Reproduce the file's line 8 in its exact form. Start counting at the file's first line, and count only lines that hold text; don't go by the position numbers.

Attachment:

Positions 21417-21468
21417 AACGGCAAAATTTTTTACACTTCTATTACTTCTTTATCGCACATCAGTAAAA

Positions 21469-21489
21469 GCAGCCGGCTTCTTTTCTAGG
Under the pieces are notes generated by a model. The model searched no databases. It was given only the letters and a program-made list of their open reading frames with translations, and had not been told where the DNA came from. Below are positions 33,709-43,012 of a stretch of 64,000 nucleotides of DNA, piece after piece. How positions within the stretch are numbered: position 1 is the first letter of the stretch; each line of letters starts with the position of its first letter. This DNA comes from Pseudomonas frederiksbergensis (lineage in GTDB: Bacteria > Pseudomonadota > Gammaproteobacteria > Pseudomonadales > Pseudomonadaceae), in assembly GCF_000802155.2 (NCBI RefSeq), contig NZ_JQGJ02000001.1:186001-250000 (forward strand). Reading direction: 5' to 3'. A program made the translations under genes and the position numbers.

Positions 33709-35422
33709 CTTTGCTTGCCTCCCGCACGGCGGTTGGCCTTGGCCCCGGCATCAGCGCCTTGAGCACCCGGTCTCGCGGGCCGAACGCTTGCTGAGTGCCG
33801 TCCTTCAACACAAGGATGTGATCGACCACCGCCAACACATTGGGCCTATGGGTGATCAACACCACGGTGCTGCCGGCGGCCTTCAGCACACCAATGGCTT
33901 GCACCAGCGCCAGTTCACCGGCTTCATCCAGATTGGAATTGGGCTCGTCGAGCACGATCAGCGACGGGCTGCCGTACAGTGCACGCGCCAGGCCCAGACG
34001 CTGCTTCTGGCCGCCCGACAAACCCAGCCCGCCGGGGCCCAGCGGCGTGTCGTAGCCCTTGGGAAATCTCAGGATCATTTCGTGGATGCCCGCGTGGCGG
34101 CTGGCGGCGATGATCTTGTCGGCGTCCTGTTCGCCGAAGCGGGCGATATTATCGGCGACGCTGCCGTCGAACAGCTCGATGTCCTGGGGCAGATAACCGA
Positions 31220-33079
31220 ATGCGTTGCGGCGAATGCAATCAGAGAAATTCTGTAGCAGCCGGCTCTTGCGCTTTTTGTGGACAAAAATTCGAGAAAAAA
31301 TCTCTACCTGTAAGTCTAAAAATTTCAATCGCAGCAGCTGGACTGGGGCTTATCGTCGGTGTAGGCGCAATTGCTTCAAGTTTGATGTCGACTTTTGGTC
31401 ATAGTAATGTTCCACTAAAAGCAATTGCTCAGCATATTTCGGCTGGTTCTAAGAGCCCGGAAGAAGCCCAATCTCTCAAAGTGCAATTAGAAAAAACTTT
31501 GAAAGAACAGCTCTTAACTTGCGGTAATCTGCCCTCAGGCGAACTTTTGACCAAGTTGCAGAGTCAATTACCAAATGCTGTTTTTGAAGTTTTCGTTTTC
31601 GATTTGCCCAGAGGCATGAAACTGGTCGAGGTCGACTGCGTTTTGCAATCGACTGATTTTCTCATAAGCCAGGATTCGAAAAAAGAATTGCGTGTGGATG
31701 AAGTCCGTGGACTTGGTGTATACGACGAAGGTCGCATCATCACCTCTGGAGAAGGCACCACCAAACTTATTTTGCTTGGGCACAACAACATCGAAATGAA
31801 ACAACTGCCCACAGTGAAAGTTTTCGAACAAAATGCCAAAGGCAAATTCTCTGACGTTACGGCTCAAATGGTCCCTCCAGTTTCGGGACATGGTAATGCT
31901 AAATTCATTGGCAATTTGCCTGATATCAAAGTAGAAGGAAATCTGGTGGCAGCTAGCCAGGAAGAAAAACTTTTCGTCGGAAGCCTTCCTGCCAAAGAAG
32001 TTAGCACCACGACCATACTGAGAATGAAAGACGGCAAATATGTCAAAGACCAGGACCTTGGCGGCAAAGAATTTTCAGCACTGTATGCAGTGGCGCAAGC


33801 TCCTTCAACACAAGGATGTGATCGACCACCGCCAACACATTGGGCCTATGGGTGATCAACACCACGGTGCTGCCGGCGGCCTTCAGCACACCAATGGCTT